Hard times can act to bring families together, and the Great Recession of 2007-09 was no different: The number of children living with a grandparent surged after the onset of the recession, as did the number of children whose primary caregiver was that grandparent.
A Pew Research Center analysis of Census data found that 7.7 million U.S. children — about 10% of all children in the country — were living in the same household as at least one of their grandparents in 2011, and for 3 million that grandparent also was their primary caregiver. Both trends stabilized at higher level after the recession’s official end in mid-2009.
In most cases (71%), grandchildren living with a grandparent are actually living in the grandparent’s household. This share rises to 94% among those children who are also being cared for primarily by a grandparent.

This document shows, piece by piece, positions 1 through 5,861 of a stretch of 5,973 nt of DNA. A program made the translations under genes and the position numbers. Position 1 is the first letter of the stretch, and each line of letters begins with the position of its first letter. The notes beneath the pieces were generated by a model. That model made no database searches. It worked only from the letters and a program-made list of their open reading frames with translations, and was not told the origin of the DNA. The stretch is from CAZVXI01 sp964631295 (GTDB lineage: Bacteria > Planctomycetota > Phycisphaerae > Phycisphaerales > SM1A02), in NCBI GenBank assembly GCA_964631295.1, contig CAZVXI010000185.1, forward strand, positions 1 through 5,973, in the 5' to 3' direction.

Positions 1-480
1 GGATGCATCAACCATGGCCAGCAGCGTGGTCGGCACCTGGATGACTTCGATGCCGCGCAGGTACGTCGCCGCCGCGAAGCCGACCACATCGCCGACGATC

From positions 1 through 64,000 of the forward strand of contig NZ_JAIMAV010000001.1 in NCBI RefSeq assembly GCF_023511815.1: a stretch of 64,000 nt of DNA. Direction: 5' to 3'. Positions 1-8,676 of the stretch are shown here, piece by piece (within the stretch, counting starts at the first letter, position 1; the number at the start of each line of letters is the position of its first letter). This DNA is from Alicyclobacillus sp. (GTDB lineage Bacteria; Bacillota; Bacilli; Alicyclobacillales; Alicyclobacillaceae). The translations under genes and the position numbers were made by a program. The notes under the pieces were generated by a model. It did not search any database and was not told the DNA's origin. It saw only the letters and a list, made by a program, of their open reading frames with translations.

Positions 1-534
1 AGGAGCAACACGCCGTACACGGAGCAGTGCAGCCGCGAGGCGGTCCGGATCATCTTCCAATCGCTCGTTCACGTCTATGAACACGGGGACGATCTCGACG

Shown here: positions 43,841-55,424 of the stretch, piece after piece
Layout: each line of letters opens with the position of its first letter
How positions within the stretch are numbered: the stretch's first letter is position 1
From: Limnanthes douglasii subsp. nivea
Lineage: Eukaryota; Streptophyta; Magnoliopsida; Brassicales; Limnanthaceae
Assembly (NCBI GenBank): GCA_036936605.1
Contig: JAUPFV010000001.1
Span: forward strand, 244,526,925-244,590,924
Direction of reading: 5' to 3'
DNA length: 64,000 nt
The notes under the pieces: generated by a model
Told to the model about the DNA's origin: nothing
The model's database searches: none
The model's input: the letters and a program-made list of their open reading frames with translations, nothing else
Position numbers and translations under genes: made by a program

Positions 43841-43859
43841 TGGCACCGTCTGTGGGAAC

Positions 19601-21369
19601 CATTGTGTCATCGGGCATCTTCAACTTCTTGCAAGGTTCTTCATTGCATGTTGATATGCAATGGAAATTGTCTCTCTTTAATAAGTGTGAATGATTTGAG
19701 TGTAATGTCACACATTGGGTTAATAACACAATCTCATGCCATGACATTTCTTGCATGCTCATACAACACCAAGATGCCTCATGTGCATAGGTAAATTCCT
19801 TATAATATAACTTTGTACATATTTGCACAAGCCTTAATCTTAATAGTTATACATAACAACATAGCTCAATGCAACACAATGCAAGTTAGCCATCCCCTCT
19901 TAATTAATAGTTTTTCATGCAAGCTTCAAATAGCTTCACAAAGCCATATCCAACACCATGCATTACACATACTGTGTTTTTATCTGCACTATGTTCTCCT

But living with or being cared for by a grandparent doesn’t mean parents are out of the picture: In 80% of cases where children are living with a grandparent, at least one of the child’s parents also is in the household. And in more than half of the cases where children are both living with a grandparent and being cared for primarily by that grandparent, at least one of the child’s parents is also present.
Rather, these new multigenerational households likely are a byproduct of people losing their jobs, homes or both during the downturn. That shouldn’t perhaps come as much of a surprise: A previous Pew Research analysis found recent increases in the share of young adults living in their parents’ homes; another Pew Research study documented general increases in multi-generational households, and other researchers have pointed to increases in cohabitation that have occurred in recent years as well.